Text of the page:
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Picturesque Quebec : a sequel to Quebec past and present online

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endroits qu il jugera à propos par mer ou par terre, ensemble ou
séparément le tout suivant qu il trouvera plus seur pour les dissiper et
empescher qu en se réunissant ils ne puissent donner occasion à des
entreprises contre cette Colonie. Il envoyera en France les Français
fugitifs qu'il y pourra trouver et particulièrement ceux de la Religion
Prétendue-Reformée (_Huguenots_) - (New York Col. Docs. IX 422)

_Vide - Le Roy à Denonville, 7 juin 1689 le Ministre à Denonville, même
date, le Ministre à Frontenac, même date ordre du Roy à Vaudreuil, même
date le Roy au Sieur de la Coffinère; même date, Champagny au Ministre, 16
Nov. 1689_


_COPY OF THE EPITAPH PREPARED BY THE ACADÉMIE DES INSCRIPTIONS AT PARIS
FOR THE MARQUIS OF MONTCALM'S TOMB._

Leave was asked by the French Government to have the marble tablet, on
which this epitaph was inscribed, sent out to Quebec, and granted by the
English Government (_Vide_ William Pitt's Letter, 10th April, 1761).
This inscription, from some cause or other, never reached Quebec.

EPITAPH

Hic jacet
Utroque in orbe aeternum victurus,
LUDOVICUS JOSEPHUS DE MONTCALM GOZON
Marchio Sancti Verani, Baro Gabriaci,
Ordinis Sancti Ludovici Commendator,
Legatus Generalis Exercituum Gallicorum
Egregius et Civis et Miles,
Nullius rei appetens praeterquam verae laudis
Ingenio felici et literis exculto
Omnes Militiae gradus per continua decora emensus,
Omnium Belli Artium, temporum, discriminum gnarus,
In Italia, in Bohemia, in Germania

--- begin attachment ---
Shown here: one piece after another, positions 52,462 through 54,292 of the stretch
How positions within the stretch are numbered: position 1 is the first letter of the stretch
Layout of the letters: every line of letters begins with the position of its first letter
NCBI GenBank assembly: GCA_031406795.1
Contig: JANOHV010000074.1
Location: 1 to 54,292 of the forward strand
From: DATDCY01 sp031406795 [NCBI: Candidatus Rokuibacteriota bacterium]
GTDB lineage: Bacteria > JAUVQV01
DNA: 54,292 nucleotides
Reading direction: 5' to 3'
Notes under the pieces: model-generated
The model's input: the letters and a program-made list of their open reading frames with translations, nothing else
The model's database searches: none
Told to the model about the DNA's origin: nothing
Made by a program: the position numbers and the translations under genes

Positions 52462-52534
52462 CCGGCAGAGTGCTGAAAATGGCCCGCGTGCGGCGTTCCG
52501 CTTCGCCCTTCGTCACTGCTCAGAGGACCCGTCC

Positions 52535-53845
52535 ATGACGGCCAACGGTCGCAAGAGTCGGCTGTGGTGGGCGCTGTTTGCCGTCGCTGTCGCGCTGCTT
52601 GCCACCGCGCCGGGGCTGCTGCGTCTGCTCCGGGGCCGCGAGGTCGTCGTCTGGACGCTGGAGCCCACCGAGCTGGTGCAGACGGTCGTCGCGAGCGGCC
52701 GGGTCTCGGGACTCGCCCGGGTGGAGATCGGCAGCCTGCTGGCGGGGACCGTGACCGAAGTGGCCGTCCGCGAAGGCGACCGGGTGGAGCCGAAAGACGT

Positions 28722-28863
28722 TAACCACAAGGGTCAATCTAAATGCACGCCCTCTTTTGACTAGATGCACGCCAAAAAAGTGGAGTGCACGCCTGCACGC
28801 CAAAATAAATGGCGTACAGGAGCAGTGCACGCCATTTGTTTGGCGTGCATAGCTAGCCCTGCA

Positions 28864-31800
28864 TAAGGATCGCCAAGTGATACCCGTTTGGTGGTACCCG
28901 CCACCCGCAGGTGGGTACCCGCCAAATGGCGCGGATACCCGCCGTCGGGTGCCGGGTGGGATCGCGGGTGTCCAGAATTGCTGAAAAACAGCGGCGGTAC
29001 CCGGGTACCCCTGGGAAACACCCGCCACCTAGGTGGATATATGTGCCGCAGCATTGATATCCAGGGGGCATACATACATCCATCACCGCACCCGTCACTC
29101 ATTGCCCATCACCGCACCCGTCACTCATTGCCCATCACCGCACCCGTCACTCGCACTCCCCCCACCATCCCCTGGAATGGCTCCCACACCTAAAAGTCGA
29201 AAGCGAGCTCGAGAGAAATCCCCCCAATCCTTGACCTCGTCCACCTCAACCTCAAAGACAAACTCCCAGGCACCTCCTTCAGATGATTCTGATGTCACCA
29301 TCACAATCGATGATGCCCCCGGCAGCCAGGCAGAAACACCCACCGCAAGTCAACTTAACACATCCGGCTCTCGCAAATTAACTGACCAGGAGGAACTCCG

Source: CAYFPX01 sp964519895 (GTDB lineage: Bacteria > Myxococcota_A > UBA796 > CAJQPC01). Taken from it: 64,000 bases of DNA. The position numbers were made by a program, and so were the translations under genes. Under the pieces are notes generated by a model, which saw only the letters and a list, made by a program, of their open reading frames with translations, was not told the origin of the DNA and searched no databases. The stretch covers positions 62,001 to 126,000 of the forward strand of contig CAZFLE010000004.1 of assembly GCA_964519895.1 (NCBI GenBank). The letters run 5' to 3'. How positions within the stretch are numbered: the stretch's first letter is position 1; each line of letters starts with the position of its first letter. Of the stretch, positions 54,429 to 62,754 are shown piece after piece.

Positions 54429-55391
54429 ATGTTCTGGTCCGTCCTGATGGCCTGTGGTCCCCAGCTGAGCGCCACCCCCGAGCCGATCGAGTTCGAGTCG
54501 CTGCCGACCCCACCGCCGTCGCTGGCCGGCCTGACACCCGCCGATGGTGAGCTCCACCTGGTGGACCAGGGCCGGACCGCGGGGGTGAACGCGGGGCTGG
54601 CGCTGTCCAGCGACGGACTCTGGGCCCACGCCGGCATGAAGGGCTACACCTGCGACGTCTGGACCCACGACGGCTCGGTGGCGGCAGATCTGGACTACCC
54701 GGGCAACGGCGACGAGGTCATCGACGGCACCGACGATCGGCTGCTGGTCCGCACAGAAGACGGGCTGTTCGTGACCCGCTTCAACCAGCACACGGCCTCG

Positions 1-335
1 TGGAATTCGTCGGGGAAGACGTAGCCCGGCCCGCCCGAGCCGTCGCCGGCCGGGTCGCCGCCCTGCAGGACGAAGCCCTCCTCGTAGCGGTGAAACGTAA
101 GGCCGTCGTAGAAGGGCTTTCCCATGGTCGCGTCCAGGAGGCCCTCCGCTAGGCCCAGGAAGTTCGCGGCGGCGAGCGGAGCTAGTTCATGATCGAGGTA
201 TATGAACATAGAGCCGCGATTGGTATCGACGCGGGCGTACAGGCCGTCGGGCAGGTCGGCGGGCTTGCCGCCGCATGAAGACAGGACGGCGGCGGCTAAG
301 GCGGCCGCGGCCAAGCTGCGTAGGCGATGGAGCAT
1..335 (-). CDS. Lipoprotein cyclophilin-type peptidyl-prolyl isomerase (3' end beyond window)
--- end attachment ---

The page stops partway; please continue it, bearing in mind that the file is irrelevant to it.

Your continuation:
Dux industrius
Mandata sibi ita semper gerens ut majoribus par haberetur,
Jam clarus periculis
Ad tutandam Canadensem Provinciam missu
Parva militum manu Hostium copias non semel repulit,
Propugnacula cepit viris armisque instructissima
Algoris, mediae, vigiliarum, laboris patiens,
Suis ucice prospiciens immemor sui,
Hostis acer, victor mansuetus
Fortunam virtute, virium inopiam peritia et celeritate compensavit,
Imminens Coloniae fatum et consilio et manu per quadriennium sustinuit
Tandem ingentem Exercitum Duce strenuo et audaci,
Classemque omni bellorum mole gravem,
Mulitiplici prudentia diu ludificatus
Vi pertractus ad dimicandum,
In prima acie, in primo conflictu vulneratus,
Religioni quam semper coluerat innitens,
Magno suoram desiderio, nec sine hostium moerore,
Extinctus est
Die XIV. Sept, A. D. MDCCLIX. aetat. XLVIII.
Mortales optimi ducis exuvias in excavata humo,
Quam globus bellicus decidens dissiliensque defoderat,
Galli lugentes deposuerunt,
Et generosae hostium fidei commendarunt
_The Annual Register for 1762._


_THE FRENCH REFUGEES OF OXFORD, MASS._

An elegantly printed volume has just issued from the press of Noyes, Snow
and Co., Worcester, Mass, from the pen of George F. Daniels, containing a
succinct history of one of the earliest Massachusetts towns - the town of
Oxford; we think we cannot introduce it to the reader more appropriately,
than in the words of Oliver Wendell Holmes, whose graceful introduction
prefaces the volume.

Oliver Wendell Holmes to George F. Daniels: - "Of all my father's
historical studies," says the Autocrat of the Breakfast-table, "none ever
interested me so much as his 'Memoir of the French Protestants who settled
at Oxford, in 1686,' - all the circumstances connected with that second
Colony of Pilgrim-Fathers, are such as to invest it with singular